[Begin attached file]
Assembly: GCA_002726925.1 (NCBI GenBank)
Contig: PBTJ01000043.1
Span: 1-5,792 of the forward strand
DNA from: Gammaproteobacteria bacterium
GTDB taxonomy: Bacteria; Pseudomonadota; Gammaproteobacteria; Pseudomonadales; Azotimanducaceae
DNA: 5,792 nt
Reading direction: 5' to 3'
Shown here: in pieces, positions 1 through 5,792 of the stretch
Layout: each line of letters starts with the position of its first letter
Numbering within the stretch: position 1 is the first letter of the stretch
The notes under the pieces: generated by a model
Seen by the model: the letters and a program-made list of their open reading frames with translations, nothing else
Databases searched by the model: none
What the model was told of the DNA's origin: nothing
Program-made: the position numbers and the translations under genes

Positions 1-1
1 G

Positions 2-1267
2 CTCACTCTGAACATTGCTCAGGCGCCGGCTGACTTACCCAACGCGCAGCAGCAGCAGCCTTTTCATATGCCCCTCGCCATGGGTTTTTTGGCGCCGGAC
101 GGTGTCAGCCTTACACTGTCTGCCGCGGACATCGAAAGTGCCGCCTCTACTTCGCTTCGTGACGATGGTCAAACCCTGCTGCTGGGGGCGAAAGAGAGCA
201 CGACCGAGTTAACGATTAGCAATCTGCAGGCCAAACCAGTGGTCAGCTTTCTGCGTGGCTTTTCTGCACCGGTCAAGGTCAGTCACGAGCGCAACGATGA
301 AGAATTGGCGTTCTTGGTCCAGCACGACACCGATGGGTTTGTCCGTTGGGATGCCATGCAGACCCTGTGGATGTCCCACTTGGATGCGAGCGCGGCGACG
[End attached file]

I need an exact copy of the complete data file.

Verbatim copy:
Assembly: GCA_002726925.1 (NCBI GenBank)
Contig: PBTJ01000043.1
Span: 1-5,792 of the forward strand
DNA from: Gammaproteobacteria bacterium
GTDB taxonomy: Bacteria; Pseudomonadota; Gammaproteobacteria; Pseudomonadales; Azotimanducaceae
DNA: 5,792 nt
Reading direction: 5' to 3'
Shown here: in pieces, positions 1 through 5,792 of the stretch
Layout: each line of letters starts with the position of its first letter
Numbering within the stretch: position 1 is the first letter of the stretch
The notes under the pieces: generated by a model
Seen by the model: the letters and a program-made list of their open reading frames with translations, nothing else
Databases searched by the model: none
What the model was told of the DNA's origin: nothing
Program-made: the position numbers and the translations under genes

Positions 1-1
1 G

Positions 2-1267
2 CTCACTCTGAACATTGCTCAGGCGCCGGCTGACTTACCCAACGCGCAGCAGCAGCAGCCTTTTCATATGCCCCTCGCCATGGGTTTTTTGGCGCCGGAC
101 GGTGTCAGCCTTACACTGTCTGCCGCGGACATCGAAAGTGCCGCCTCTACTTCGCTTCGTGACGATGGTCAAACCCTGCTGCTGGGGGCGAAAGAGAGCA
201 CGACCGAGTTAACGATTAGCAATCTGCAGGCCAAACCAGTGGTCAGCTTTCTGCGTGGCTTTTCTGCACCGGTCAAGGTCAGTCACGAGCGCAACGATGA
301 AGAATTGGCGTTCTTGGTCCAGCACGACACCGATGGGTTTGTCCGTTGGGATGCCATGCAGACCCTGTGGATGTCCCACTTGGATGCGAGCGCGGCGACG